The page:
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    MOSCOW, May 21 (RIA Novosti) - Moscow will insist on the discussion of the political position of the Baltic states towards Russia and on the rights of Russian-speaking population of these countries at the Friday's Russia-EU summit, Russian Deputy Foreign Minister Vladimir Chizhov told RIA Novosti.

    "The political position of the Baltic states to Russia will be on the agenda of talks with these countries as well as with the leadership of the organizations they have joined recently (EU and NATO)," he said.

    This was his comment on recent Latvia's denial of an entry visa to Deputy Director of the Second European Department of the Russian Foreign Ministry Mikhail Demurin who had been invited to an international conference in Latvian capital Riga.

    According to Mr. Chizhov, "the fact that Mr. Demurin was denied a visa cannot be taken for his being unfamiliar (to Latvian authorities - Ed.) or for a mistake, as in the recent case with Diplomatic Academy professor Tatiana Poloskova." He noted that Mr. Demurin had participated in five similar previous conferences. "He is a well-known person in the Baltic, who had been an adviser- envoy to Riga for several years, so the Foreign Ministry sees this denial of entry as an attempt to exert political pressure on people whose duty of office is to develop the Russian-Latvian relations. We believe that this was done quite deliberately," Chizhov said. (The Latvian foreign ministry had said that Mr. Demurin was on the 'black books', that is, on the list of individuals whose presence in its territory Latvia did not welcome.) "We definitely regard it as an unfriendly action. I fear this to be just one link in a political chain; it was not that long ago that an employee of our Embassy in Riga was declared a persona non grata," the official said.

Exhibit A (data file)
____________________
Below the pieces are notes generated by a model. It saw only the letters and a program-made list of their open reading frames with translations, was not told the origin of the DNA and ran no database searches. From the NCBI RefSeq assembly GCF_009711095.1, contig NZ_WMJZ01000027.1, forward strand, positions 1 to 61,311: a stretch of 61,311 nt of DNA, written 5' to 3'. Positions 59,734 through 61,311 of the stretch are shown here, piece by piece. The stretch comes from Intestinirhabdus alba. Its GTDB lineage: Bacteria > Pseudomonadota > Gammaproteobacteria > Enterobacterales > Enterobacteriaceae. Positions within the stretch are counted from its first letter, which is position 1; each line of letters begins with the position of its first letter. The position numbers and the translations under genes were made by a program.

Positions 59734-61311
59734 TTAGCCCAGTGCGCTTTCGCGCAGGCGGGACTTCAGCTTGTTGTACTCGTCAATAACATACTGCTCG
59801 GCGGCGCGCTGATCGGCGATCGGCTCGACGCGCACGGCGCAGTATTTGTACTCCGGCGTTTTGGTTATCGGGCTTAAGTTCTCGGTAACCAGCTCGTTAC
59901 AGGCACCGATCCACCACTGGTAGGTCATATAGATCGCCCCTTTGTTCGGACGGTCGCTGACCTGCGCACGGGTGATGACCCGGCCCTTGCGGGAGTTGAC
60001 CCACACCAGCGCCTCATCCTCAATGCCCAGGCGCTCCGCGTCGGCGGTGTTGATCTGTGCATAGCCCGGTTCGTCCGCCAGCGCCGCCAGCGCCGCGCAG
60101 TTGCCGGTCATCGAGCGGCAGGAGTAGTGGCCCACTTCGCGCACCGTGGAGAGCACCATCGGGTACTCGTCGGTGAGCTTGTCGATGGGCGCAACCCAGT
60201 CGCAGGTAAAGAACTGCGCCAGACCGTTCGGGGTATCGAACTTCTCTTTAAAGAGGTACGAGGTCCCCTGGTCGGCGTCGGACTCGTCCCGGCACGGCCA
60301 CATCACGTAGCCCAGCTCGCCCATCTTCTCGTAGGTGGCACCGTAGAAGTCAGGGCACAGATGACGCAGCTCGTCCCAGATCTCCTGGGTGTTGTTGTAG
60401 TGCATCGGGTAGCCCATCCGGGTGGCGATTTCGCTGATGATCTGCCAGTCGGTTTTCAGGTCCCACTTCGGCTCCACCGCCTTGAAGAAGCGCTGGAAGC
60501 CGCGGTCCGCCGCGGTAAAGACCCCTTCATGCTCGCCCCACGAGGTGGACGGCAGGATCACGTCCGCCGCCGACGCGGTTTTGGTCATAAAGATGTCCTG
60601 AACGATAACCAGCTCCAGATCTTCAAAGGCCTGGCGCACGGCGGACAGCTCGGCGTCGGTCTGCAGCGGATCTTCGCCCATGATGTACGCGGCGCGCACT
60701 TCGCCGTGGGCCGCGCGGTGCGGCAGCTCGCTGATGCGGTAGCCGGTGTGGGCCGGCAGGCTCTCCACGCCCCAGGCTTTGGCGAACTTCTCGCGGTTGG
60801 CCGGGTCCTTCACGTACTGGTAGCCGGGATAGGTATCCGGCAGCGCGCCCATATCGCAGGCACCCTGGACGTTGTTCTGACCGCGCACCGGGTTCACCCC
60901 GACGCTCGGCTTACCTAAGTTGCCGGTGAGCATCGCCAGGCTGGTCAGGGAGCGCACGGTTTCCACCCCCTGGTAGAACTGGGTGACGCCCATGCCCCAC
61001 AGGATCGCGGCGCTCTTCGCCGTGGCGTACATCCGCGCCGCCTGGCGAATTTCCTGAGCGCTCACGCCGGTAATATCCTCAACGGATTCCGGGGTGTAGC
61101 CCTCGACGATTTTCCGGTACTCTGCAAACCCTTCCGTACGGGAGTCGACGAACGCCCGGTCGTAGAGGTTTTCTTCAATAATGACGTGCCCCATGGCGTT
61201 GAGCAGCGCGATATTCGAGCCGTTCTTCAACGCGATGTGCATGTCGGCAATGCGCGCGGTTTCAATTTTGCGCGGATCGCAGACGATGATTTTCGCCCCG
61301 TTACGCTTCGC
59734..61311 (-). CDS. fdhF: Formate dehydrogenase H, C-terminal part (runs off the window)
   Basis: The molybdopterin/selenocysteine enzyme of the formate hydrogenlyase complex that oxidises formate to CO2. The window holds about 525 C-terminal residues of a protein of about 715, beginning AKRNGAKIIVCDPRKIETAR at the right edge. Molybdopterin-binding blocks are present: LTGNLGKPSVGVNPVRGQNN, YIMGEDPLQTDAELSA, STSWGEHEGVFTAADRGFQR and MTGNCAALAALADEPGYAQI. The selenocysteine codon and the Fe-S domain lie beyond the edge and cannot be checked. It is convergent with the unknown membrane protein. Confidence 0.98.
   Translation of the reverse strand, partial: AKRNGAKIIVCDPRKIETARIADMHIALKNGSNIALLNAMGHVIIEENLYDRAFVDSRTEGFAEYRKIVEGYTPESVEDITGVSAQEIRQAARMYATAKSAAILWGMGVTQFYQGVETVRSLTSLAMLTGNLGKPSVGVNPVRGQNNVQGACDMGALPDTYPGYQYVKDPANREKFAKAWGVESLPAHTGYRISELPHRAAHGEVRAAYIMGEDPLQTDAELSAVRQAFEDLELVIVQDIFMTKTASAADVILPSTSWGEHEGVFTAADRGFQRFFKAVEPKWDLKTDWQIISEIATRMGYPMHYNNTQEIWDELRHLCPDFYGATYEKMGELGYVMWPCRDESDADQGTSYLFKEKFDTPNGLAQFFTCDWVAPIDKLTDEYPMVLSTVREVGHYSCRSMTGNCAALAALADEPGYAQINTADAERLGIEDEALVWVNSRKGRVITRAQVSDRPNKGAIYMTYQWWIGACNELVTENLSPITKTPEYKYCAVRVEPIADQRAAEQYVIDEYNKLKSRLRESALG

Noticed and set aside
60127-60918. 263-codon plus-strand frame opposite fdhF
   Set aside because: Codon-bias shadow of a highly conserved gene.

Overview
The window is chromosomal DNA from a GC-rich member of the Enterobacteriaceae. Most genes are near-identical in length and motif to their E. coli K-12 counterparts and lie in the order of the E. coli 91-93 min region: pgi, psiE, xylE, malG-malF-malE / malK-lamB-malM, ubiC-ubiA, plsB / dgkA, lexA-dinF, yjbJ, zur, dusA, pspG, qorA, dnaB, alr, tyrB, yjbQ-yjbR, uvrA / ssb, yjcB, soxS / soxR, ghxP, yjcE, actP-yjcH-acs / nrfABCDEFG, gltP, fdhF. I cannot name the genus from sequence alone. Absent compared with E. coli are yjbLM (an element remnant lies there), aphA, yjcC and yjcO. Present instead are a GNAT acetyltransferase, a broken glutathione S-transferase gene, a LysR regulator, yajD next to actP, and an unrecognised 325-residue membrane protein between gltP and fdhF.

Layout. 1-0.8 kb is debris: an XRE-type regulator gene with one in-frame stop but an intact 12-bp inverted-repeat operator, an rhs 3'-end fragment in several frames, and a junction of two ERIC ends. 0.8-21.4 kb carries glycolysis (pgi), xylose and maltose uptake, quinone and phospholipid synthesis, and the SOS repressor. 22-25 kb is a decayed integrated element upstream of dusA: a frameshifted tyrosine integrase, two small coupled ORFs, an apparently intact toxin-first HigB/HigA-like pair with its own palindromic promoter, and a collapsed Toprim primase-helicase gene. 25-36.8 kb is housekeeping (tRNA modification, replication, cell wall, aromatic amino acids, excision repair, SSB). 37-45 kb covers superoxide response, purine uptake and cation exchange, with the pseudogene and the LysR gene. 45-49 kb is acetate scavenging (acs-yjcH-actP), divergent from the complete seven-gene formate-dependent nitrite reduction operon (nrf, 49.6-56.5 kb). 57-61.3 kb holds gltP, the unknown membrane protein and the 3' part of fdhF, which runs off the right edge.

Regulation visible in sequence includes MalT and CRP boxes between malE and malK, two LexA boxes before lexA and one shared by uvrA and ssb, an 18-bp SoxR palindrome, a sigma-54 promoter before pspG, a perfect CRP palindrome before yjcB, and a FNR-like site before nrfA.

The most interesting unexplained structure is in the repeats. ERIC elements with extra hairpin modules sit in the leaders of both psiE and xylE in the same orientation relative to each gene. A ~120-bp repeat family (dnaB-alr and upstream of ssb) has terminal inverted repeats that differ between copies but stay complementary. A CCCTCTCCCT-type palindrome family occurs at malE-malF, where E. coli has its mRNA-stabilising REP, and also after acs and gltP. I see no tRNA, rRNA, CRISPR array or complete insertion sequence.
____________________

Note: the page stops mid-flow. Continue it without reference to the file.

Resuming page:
A source in the Kremlin emphasized that Russia expects the European Union to translate its commitment to protect the rights of national minorities in the Baltic into real action.

    He said that Russia saw it extremely important that the commitments on human rights and on the rights of national minorities had been fixed in a joint agreement adopted on April 27 in Luxembourg.

    "Although the implementation of this paragraph of the declaration might take time in view of a non-constructive stance of those in power in Latvia and Estonia who would not get rid of the fears and complexes of the past, we expect implementation of the adopted agreements," the source said.

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